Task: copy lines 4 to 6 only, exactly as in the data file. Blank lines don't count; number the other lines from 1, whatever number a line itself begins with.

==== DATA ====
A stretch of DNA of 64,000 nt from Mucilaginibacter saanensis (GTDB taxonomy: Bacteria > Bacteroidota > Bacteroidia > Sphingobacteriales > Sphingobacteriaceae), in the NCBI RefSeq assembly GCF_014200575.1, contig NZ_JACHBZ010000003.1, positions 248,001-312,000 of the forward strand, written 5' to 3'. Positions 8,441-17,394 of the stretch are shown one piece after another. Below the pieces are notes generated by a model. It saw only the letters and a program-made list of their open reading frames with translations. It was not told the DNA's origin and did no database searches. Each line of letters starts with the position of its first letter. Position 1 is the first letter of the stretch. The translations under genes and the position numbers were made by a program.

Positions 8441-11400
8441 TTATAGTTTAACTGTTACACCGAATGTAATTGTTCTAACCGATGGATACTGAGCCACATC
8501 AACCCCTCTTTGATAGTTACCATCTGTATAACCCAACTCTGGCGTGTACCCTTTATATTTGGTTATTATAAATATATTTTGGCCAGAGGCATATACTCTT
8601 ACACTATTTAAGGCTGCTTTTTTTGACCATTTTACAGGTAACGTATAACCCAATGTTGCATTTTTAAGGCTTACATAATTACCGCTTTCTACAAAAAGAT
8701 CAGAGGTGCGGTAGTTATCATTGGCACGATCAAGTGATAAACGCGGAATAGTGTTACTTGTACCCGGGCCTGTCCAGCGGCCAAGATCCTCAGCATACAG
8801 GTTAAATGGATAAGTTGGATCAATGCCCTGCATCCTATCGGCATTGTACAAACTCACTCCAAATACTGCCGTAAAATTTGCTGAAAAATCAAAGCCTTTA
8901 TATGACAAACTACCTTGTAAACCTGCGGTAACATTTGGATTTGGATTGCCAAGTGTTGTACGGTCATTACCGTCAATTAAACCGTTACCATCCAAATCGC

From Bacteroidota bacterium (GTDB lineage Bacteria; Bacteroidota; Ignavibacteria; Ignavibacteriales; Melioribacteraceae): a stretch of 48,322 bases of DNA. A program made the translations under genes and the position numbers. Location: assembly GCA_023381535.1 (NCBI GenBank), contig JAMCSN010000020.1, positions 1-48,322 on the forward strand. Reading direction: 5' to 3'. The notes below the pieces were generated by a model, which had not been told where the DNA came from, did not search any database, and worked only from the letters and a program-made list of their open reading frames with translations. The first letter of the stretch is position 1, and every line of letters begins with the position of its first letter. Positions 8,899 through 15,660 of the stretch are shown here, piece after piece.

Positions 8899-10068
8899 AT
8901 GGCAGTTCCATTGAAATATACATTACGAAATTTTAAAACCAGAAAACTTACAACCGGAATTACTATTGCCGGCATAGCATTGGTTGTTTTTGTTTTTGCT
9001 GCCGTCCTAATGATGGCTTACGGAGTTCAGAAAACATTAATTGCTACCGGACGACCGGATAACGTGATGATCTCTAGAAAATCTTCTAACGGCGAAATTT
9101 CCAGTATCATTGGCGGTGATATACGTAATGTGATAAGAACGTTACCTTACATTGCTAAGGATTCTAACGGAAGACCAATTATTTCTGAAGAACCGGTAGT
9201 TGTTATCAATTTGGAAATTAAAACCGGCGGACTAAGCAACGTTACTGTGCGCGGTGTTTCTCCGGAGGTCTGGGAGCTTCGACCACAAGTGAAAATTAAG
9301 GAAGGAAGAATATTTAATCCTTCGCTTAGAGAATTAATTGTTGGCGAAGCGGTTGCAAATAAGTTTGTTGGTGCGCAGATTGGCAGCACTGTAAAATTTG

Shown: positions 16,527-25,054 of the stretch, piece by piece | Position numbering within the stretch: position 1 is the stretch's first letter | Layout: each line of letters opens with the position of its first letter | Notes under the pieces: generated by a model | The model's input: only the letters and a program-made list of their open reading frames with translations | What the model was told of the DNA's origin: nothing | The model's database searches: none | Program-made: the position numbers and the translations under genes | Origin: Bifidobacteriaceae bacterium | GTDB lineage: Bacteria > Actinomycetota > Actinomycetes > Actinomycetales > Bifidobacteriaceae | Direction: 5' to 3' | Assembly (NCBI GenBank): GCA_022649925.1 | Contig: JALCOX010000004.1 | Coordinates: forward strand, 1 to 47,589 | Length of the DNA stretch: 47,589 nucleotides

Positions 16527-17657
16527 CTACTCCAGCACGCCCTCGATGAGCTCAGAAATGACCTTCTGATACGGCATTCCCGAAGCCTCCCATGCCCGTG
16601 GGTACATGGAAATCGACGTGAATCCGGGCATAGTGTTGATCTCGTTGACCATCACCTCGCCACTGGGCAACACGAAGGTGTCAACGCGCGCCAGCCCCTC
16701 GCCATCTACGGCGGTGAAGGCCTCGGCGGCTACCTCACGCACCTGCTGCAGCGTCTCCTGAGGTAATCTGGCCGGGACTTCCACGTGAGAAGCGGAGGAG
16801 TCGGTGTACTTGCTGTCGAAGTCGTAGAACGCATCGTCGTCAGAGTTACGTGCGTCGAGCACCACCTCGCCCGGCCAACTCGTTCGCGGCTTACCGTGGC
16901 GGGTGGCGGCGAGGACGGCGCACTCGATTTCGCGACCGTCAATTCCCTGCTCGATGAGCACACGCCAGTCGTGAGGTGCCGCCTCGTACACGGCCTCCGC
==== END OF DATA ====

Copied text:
8501 AACCCCTCTTTGATAGTTACCATCTGTATAACCCAACTCTGGCGTGTACCCTTTATATTTGGTTATTATAAATATATTTTGGCCAGAGGCATATACTCTT
8601 ACACTATTTAAGGCTGCTTTTTTTGACCATTTTACAGGTAACGTATAACCCAATGTTGCATTTTTAAGGCTTACATAATTACCGCTTTCTACAAAAAGAT
8701 CAGAGGTGCGGTAGTTATCATTGGCACGATCAAGTGATAAACGCGGAATAGTGTTACTTGTACCCGGGCCTGTCCAGCGGCCAAGATCCTCAGCATACAG